Often people come to therapy when they are on the edge of a crevasse and about to fall in. Although I’m used to this and help to manage the crisis before therapy can begin, it’s important to get to counselling therapy as soon as possible. There are answers that I have that you may not have. There are skills I can give you to improve your relationship and help you be happier with each other. We are relationship experts and have the best therapy for you.


  1. What do you find is the most satisfying and fulfilling part of this work that you do?

I enjoy my work with couples because I feel like I’m in my element. There’s so much going on to take notice of. There’s so many dynamics happening in the therapy room. I find it rewarding when I see the changes take place. I feel best equipped to do couple work than any other type of psychology work.


Marriage counselling Perth

If you would like to make a booking with Charley or any other of our psychologists, you are welcome to fill out an enquiry form here, or call our friendly receptionists on 1300 830 552.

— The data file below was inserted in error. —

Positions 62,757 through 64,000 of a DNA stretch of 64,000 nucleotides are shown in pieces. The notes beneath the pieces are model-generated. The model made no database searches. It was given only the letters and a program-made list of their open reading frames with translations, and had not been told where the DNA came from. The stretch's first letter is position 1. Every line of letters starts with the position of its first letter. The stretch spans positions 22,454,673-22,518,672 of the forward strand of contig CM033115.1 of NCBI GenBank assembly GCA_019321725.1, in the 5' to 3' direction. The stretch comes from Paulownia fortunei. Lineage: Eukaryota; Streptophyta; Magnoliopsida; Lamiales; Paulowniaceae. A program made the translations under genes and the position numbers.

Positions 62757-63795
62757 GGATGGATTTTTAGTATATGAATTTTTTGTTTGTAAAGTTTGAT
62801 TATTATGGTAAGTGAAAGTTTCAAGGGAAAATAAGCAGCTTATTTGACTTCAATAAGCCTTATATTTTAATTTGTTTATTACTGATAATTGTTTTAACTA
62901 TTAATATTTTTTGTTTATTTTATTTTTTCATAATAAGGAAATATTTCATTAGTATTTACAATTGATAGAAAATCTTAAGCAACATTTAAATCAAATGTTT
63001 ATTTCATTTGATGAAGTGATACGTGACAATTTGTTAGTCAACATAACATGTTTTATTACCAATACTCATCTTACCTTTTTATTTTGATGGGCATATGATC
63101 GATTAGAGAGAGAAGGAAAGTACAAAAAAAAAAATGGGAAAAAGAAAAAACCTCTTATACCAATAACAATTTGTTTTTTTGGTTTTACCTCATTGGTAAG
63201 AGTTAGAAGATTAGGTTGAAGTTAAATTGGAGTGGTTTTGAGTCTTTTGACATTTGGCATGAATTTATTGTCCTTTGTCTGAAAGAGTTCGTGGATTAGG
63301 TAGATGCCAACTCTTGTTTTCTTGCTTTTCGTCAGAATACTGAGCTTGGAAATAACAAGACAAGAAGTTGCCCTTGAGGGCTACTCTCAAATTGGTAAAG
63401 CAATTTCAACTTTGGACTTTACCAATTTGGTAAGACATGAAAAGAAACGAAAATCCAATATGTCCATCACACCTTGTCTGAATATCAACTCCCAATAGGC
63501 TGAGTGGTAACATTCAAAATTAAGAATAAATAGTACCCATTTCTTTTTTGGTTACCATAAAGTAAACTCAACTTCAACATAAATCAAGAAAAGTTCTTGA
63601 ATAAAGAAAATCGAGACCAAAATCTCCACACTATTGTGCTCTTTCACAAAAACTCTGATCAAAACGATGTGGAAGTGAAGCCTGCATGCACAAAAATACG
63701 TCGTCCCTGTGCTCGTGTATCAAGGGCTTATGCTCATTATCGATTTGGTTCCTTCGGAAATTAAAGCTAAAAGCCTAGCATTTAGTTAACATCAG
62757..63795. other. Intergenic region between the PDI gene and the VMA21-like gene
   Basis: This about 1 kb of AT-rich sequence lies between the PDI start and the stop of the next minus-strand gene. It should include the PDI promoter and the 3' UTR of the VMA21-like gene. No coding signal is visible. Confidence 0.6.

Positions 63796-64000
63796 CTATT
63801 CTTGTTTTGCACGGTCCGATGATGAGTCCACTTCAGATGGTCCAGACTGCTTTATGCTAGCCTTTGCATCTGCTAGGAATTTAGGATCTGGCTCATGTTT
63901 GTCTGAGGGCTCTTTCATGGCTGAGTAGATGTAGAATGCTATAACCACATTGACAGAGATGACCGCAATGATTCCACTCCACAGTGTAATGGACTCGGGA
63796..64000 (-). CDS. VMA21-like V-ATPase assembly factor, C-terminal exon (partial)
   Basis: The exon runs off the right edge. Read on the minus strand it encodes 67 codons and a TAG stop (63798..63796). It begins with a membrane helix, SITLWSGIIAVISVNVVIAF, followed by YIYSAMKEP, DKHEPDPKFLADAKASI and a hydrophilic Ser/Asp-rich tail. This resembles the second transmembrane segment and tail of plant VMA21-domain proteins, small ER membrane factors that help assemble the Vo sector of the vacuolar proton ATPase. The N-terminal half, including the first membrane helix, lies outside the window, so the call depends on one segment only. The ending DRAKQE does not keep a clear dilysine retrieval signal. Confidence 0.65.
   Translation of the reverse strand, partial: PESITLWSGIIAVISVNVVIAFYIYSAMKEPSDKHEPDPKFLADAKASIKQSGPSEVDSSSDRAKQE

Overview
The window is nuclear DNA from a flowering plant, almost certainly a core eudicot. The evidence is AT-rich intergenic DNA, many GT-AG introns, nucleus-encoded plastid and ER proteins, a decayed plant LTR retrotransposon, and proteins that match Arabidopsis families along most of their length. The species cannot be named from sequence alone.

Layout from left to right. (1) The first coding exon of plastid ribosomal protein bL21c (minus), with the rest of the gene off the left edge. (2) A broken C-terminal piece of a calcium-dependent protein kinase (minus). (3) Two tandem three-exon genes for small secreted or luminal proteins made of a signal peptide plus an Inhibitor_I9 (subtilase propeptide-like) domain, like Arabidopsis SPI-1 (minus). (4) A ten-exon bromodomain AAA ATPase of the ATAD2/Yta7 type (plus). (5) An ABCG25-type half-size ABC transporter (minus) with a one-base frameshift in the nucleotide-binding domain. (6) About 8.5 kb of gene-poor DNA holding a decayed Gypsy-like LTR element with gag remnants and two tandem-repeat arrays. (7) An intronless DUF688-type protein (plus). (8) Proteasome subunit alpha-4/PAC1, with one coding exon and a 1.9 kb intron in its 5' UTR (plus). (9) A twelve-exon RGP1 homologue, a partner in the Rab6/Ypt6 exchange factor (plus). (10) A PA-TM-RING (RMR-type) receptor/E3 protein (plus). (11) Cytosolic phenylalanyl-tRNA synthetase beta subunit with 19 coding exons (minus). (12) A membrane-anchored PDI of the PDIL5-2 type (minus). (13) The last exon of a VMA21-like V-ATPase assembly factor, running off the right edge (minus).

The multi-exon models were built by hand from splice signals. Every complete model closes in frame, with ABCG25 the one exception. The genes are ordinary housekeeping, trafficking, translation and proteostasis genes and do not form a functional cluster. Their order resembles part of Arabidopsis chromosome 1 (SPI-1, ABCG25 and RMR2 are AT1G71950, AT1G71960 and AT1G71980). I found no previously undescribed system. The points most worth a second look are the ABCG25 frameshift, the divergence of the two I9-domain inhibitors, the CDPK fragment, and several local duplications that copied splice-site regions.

Overwhelmed? Here are the steps to take to get help

Overwhelmed by hurt, disappointment and worry? Going through difficulties in your relationship can be agonisingly painful, and even more so because of the contrast it gives us from when we were so in love and everything felt so wonderful, safe, and positive. And as well, it often has an upsetting contagion effect on so many other areas of our lives.

There’s not a person alive who hasn’t suffered through relationship troubles. They are part of being human, but we now have ways to make the understanding and recovery of these so much faster.

This is our specialty at the Hart Centre – helping you move from devastation to relationship happiness with some added insight so that you reduce the chance of this particular kind of problem happening again.

So here is the simplest process you might want to follow:

Step 1 Phone us on 1300 830 552 or send us an enquiry email